Koya Nyangi Brings African Designers to Denver With Fashion Show at ReelWorks

Do you know about African fashion? When Kenyan-born stylist and fashion blogger Koya Nyangi moved to Denver, she found that most people weren’t aware of the vibrant, creative fashion scene in Africa.

“There’s so much good stuff happening there,” she says, “and no one knows about it.”

Nyangi lived in London, Dubai and Bangalore before coming to Denver in 2018. After writing a series of articles called “A Hundred Days of Denver Fashion” on her website, Let Me Show You Different, and scrolling through Instagram looking at local fashion scene-makers, she saw an opportunity to bring awareness to what was missing.

She took it upon herself to become what she calls a “cultural ambassador” and bring African culture and fashion to Denver, starting with a shop-and-sip event in 2021 with Kenyan luxury jewelry designer Adele Dejak.

Nyangi, who now bills herself as CEO, founder and style curator of her fashion website, says her mission is to work with African brands to usher them into the global market. “People would say, ‘I want to help Africa. I’m going to donate money to build a dam.’ And I’m like, ‘You could buy a dress from an African designer,'” Nyangi says. “We don’t need more dams, okay? We need to create sustainable jobs and to expand the market. When a designer gets an order, they can increase the number of people they can hire, and that makes an economic impact.”

Her biggest project yet is a fashion show on Saturday, June 3, showcasing four African designers at ReelWorks. “The idea started small in my head, and it just got bigger!” she laughs.

click to enlarge african woman in white suit

Koya Nyangi

Photo by Zach Hammer

Nyangi says she planned to do another shop-and-sip, but it turned into a full-fledged runway show when she found that every African designer she contacted was eager to participate and even fly to Denver to show. “We have all these designers willing to deal with visa issues and fly 28 hours to show us their fashion and for us to celebrate African culture,” she says.

Show attendees can expect to see a mix of traditional textiles mixed with modern design and examples of sustainability that meet today’s demand for brands to be environmentally responsible. “The designers are inherently sustainable because of the lack of resources in Africa,” Nyangi notes.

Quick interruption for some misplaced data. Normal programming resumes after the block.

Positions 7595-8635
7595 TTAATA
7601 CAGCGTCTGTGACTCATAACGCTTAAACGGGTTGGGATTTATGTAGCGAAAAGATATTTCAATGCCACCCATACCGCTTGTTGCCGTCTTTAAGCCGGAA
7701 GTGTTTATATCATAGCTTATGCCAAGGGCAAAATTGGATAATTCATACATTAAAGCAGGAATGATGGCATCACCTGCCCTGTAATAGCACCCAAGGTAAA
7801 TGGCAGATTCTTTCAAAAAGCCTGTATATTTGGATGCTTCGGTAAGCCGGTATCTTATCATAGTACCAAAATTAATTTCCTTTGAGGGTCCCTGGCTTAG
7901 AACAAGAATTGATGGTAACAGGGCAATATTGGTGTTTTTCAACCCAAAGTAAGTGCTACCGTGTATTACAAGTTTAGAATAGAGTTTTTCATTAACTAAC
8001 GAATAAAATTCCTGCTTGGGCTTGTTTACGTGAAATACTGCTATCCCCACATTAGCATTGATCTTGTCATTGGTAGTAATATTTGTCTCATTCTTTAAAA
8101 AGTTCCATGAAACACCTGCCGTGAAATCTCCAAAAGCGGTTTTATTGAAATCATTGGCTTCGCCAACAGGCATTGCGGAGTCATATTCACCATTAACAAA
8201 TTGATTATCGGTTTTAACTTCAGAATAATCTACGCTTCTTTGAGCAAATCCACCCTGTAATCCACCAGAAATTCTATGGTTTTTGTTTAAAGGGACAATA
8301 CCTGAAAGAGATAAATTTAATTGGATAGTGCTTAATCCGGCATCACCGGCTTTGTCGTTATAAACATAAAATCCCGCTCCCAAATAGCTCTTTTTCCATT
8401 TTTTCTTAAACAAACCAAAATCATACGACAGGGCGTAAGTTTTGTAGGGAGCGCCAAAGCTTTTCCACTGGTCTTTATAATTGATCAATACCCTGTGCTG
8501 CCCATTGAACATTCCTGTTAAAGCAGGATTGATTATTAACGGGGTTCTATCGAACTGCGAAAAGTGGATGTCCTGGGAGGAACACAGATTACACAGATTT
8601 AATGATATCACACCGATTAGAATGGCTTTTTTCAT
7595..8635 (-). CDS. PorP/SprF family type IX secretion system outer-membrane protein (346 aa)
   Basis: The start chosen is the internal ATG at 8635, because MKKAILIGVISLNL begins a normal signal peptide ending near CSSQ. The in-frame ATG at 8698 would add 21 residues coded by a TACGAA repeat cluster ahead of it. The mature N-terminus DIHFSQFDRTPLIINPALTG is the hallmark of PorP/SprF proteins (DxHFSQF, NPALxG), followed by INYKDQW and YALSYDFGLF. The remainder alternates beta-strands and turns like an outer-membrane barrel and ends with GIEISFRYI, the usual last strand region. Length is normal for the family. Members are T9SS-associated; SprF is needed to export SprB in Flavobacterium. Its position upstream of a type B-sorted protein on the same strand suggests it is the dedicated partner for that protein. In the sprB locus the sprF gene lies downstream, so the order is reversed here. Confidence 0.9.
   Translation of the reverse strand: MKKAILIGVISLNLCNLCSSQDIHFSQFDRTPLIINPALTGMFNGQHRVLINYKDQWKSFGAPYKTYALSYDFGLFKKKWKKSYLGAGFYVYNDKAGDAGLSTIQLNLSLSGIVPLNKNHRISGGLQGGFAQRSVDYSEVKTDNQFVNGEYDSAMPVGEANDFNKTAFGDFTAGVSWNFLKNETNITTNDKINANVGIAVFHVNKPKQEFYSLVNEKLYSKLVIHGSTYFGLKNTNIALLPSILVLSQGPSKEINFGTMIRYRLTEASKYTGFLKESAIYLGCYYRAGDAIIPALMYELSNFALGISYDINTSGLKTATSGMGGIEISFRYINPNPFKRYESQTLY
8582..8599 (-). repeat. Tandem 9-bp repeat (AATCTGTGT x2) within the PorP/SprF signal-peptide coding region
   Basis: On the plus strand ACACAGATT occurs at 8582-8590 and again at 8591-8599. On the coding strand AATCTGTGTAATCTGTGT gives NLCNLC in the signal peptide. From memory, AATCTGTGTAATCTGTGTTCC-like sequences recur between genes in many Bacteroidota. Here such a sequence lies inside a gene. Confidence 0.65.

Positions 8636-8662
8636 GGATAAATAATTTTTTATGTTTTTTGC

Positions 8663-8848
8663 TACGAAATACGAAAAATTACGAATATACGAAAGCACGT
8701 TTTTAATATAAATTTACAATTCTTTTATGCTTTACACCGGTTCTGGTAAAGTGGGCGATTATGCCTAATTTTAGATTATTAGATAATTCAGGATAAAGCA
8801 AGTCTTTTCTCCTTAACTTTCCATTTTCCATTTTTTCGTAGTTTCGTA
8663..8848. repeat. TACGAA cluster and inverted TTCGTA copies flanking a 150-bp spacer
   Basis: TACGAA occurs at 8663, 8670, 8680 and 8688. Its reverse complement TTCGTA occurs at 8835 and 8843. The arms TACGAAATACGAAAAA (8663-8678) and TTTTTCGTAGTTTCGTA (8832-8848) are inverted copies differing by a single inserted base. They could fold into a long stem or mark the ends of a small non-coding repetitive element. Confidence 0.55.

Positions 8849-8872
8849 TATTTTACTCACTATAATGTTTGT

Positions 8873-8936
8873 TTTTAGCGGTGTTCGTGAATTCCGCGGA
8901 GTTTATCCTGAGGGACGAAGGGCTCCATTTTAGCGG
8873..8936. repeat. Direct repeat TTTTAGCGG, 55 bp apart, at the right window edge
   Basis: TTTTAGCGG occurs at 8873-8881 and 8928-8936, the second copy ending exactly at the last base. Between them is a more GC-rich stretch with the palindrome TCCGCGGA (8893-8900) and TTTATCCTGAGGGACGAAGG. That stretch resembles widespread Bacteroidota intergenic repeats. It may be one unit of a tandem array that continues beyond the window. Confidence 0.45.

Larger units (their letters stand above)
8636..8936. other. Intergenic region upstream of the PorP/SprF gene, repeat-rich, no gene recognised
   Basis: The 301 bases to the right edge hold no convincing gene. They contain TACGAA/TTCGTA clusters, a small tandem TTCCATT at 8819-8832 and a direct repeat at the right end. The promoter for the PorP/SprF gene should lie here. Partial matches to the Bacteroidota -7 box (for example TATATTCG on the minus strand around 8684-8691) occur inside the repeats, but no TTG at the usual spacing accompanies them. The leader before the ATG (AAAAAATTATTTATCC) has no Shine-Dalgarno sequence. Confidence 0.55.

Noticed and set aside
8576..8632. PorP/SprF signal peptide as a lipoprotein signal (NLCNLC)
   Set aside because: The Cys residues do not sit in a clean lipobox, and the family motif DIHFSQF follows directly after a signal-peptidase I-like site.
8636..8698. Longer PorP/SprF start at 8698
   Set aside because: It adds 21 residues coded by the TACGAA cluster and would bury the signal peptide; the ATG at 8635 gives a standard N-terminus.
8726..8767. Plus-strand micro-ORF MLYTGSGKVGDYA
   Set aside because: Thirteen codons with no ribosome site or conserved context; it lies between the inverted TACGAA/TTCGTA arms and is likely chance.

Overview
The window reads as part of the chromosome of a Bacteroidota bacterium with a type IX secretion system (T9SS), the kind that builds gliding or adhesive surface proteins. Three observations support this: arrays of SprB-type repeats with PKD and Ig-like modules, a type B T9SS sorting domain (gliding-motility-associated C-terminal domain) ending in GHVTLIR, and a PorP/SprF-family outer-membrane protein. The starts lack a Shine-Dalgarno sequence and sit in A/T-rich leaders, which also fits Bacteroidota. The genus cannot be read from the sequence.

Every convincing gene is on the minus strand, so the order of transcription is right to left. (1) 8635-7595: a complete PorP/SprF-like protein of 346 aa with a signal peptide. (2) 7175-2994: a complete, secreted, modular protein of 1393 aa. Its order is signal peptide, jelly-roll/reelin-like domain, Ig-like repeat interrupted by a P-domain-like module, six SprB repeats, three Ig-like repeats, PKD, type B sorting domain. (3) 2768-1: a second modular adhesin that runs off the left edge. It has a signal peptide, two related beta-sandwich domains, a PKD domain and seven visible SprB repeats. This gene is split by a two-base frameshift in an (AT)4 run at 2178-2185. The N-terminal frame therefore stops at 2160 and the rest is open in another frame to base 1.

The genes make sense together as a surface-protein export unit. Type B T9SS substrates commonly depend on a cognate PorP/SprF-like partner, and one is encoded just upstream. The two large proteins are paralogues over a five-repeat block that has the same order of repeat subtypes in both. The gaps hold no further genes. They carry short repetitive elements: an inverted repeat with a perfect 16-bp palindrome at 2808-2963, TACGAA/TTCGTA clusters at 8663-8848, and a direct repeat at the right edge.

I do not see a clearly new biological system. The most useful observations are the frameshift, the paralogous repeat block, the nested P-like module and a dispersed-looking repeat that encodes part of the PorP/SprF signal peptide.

She also wants these designers to take back their story, which has been borrowed, copied and appropriated by more prominent names and brands, which hurts the culture and economy of where it comes from. “African stories have often been told through a European or somebody else’s lens. I want to break down the stereotypes and show the new age of what these amazing designers are doing,” she explains. “This show is not African-inspired. It’s African-led.”

If you ever see Nyangi around town, you can’t miss her stylish, colorful outfits. She says fashion is like the air she breathes. “I honestly feel every single day is a celebration,” she says. “Don’t wait to give yourself permission to dress up only on certain days. I dress up every single day!”

That permission is what she teaches in her work as a stylist. “To me, it’s like therapy,” she says. “When you come to me to help you with your style, you’re giving yourself permission to lose any inhibitions you may have.” Nyangi works to reflect her clients’ personalities in style, and then puts “the cherries on top” with layers that add interest to a look.

She adds that it’s important for people to know they don’t have to stick with one particular look to have a certain style. “As individuals, I don’t think we’re just one thing. I teach people to look within, not copy and paste something they saw,” she explains. “Do what you want, what you like. Then you are honoring the full you that is inside you.”

click to enlarge a woman in a blue sweater

Preview of the African Designer Fashion Show.

Photo by Rogers Ouma

Nyangi hopes that by bringing African designers to Denver, people will consider buying from them. In an age of political correctness and cultural-appropriation call-outs, she often gets asked, “Can I wear it?”

She finds this surprising. “Yes, you can wear it and should flaunt it! They’re making it for you to wear it,” she says.

For Nyangi, the cultural appropriation issue is centered on who you bought it from. “I get upset when I see anybody using African designs and monetizing it. Like when a big brand makes copies and they take the money. The wrong people are telling the story, and the wrong people are making money from it,” she explains. “We have to think about who we’re supporting and who is telling the story.”

Designers appearing at the African Designer Fashion Show include:

Savaria by Jamie Kimani and Maganga Mwagogo from Kenya — a collection that explores the nomad tribes in East Africa with rich textures of the hand-loom fabrics.

Laani Raani, by designer Shamyra Moodley from South Africa — colorful, wearable art made from reclaimed vintage fabric and off-cuts.

Lafalaise Dion, by designer Dion Dewand Marcia Lafalaise from Côte d’Ivoire — unique, handcrafted pieces made with cowrie shells.

Kiko Romeo, by designer Iona McCreath from Kenya — a heritage brand using handmade and hand-dyed fabrics and hand-carved trims.

The African Designer Fashion Show, 5-10 p.m. Saturday, June 3, ReelWorks, 1399 35th Street. Find tickets, $35-$95, at letmeshowyoudifferent.com.

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